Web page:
Opening Day Balance Sheet – Debt
The opening day debt balance forms part of the opening balance sheet of the business. Debt represents amounts owed by the business to providers of debt finance usually referred to as lenders. Debt can take many forms including loans, borrowings, mortgages, overdrafts, credit cards, and generally any form of finance on which interest is paid.
The debt opening balance is recorded in the balance sheet of a business under the heading of current or long term liabilities depending on whether the amount is repayable within one year or longer.
Debt Opening Balance in the Financial Projection
The debt included in the opening balance sheet is no different than any other debt, only the timing differs. For simplicity, in the financial projection template, all debt is entered under the heading debt in the balance sheet.
The debt opening balance is simply the balance that was there before the first day of the financial projection. If the debt is incurred after the first day, it will show up as part of the debt in the appropriate year. The opening debt should not be included in both places as this will result in double counting.
The date on which the financial projection starts is entirely a matter of personal choice, usually it is better to have it consistent with the start of a financial year.
Established Business Plan
For an established business, there will normally be a debt opening balance (assuming the business has already raised finance in this way). The value of this opening balance can be found on the latest available balance sheet. The figure to use is the total of the amounts shown under the headings debt, loans, overdrafts, or any other debt related headings.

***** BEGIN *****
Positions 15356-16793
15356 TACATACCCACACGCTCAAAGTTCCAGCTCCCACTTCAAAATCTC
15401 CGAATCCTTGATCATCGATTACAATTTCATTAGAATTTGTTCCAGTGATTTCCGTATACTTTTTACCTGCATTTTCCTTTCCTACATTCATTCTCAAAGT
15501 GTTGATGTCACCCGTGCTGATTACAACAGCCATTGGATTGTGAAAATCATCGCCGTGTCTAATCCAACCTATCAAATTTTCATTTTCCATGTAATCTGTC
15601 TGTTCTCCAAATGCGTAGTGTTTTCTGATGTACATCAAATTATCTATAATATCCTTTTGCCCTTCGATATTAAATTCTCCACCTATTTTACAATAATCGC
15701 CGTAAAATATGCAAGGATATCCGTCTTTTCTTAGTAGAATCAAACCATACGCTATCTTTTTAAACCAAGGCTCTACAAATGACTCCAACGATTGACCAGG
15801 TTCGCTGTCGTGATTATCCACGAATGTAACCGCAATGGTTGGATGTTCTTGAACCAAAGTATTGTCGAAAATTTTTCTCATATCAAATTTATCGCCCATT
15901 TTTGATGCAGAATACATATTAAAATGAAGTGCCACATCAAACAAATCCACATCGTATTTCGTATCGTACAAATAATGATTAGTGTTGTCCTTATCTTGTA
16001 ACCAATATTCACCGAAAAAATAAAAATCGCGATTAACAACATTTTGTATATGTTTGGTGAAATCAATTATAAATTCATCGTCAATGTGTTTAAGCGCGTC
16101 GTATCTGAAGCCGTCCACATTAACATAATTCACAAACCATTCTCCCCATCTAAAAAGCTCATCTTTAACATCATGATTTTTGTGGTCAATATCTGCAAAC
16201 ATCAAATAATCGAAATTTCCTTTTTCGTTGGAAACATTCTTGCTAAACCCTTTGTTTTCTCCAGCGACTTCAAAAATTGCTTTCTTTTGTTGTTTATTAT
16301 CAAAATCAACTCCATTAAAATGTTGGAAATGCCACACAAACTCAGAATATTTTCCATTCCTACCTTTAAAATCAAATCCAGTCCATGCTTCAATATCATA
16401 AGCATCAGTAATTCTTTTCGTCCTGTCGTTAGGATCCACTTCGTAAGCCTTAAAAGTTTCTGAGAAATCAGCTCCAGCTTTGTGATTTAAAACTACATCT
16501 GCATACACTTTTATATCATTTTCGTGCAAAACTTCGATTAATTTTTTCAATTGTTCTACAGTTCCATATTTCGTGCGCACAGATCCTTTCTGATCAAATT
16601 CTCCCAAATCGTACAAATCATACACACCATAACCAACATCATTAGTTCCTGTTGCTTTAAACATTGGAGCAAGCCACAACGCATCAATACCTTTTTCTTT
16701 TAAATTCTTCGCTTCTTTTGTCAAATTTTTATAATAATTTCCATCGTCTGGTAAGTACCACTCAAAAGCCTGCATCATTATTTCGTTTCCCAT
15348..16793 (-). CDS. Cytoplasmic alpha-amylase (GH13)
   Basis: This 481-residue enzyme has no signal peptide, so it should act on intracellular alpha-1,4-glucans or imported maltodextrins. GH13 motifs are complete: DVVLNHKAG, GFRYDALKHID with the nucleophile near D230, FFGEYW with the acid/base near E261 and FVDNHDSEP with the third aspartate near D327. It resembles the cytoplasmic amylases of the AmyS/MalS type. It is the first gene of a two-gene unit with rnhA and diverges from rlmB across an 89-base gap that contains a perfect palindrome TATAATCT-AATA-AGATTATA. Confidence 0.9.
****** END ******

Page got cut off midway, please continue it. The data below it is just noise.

Startup Business Plan
For a startup business, we recommend the use of the startup costs calculator which produces an opening balance sheet for inclusion in the financial projections template.
The figure to use for the debt opening balance is the debt value shown under the heading opening balance sheet in the calculator. This is effectively the amount of debt the business has when it starts trading, and forms part of the startup funding together with the opening equity injections and accounts payable.
Having entered the debt opening balance, the template calculates the debt at the end of each subsequent year by taking the opening debt, adding any new debt raised ,and deducting any debt repayments made during the year, as shown in the cash flow statement,
What’s the Next Step?
The next step in producing a five year financial projection for your business plan using our financial projections template, is to enter the opening debt payment term to enable debt payments to be calculated for the cash flow.
This is part of the How to Create Financial Projections Guide a series of posts on how our template is used to produce simple financial projections for a business plan.
About the Author
Chartered accountant Michael Brown is the founder and CEO of Plan Projections. He has worked as an accountant and consultant for more than 25 years and has built financial models for all types of industries. He has been the CFO or controller of both small and medium sized companies and has run small businesses of his own. He has been a manager and an auditor with Deloitte, a big 4 accountancy firm, and holds a BSc from Loughborough University.